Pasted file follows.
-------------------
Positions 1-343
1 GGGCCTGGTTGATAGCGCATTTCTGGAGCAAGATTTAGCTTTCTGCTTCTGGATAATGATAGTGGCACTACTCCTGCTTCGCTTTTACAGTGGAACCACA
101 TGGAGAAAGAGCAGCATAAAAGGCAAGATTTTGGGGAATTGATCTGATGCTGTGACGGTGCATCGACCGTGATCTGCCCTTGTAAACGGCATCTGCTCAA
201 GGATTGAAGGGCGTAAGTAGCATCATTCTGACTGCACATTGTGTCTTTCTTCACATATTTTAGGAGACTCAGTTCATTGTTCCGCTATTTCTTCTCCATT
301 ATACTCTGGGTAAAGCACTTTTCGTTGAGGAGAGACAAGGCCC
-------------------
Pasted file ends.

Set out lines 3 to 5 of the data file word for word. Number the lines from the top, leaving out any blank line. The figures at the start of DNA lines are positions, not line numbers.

101 TGGAGAAAGAGCAGCATAAAAGGCAAGATTTTGGGGAATTGATCTGATGCTGTGACGGTGCATCGACCGTGATCTGCCCTTGTAAACGGCATCTGCTCAA
201 GGATTGAAGGGCGTAAGTAGCATCATTCTGACTGCACATTGTGTCTTTCTTCACATATTTTAGGAGACTCAGTTCATTGTTCCGCTATTTCTTCTCCATT
301 ATACTCTGGGTAAAGCACTTTTCGTTGAGGAGAGACAAGGCCC